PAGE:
The NatGeo docu-series features new interviews with the surviving eyewitnesses
LOS ANGELES -- It's a day that will live in infamy. On November 22, 1963, the 35th President of the United States, John F. Kennedy Jr. was assassinated with his wife Jackie by his side, as his motorcade drove through the streets of Dallas, Texas.
A new documentary series, called "JFK: One Day In America," immerses viewers in that moment in time 60 years ago. The 3-part series pieces together the final days of Kennedy's life and what happened immediately after his death using archival footage and interviews with the surviving eyewitnesses.
"We were completely moved by the quality of the testimony and how connected everyone still felt to those events and still do, really, and how they continue to impact their lives," series director Ella Wright told On The Red Carpet.
"Our approach was very much putting people in the center of things. So we would find moments in archive that could unfold as a scene that we could then unpack using the testimony from the surviving witnesses."
The team was also given permission to colorize some of the archival footage, getting those colors as accurate as possible as a way, they said, to bring the story to life.
"Seeing Oswald in color, I think it's going to be something new for people. I'm not sure people will have seen that before," Wright said.
What you won't see in this series is the deluge of conspiracy theories that have swirled around Kennedy's assassination for 60 years.
"We were very focused in our decision to kind of focus purely on this kind of emotional present-tense approach. So we don't even touch the kind of conspiracy theories and things," executive producer David Glover said. "If we did, we'd have tried to do too many things at the same time. And our thing is just trying to allow the viewer to kind of experience it emotionally."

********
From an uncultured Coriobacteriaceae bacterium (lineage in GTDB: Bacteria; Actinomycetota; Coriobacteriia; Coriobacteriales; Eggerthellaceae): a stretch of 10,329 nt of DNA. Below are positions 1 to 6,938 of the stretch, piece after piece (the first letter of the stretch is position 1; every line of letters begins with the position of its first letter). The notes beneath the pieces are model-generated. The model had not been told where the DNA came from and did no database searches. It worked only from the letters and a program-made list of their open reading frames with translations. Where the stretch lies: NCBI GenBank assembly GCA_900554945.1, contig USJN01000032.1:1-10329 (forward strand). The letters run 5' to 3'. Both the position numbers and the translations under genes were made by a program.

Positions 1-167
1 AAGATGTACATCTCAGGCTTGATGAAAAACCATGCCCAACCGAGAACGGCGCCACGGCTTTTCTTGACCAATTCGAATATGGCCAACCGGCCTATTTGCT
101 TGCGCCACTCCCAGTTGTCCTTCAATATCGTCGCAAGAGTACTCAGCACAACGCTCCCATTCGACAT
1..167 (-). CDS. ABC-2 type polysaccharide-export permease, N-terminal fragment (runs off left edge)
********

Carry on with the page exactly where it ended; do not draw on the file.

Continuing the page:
And there are plenty of emotional moments. In one scene, Secret Service agent Clint Hill, who jumped onto the President's car after he'd been shot, says sadly, "I wasn't faster than a speeding bullet."
"I think there's an incredible tragedy in that. He was so heroic and so brave," Wright said. "But I felt very much in that interview that it was something that he did still carry with him, something that he thinks about a lot. And it's still very much at the forefront of his mind. And I found that incredibly moving and incredibly sad."
Glover shared the moment that touched him.
"Jackie is asked if she wants to attend the swearing in of LBJ on Air Force One and she appears and she's got blood on her dress. And people say 'do you want to change your clothes?' And she says 'No. Let them see what they have done.'"
"Us documentary makers are only as good as our ingredients and we had this most mesmeric archive of the Kennedys and these incredibly moving and intense interviews," Glover said. "The result is hopefully something that's kind of a different take on the JFK assassination, and maybe allows you to time travel back to that time and experience it in a kind of fresh way," Glover said.
"JFK: One Day In America" premieres on National Geographic Sunday, November 5. It will stream on Disney+ and Hulu Monday, November 6.
Disney is the parent company of NatGeo, Hulu, Disney+ and this ABC station.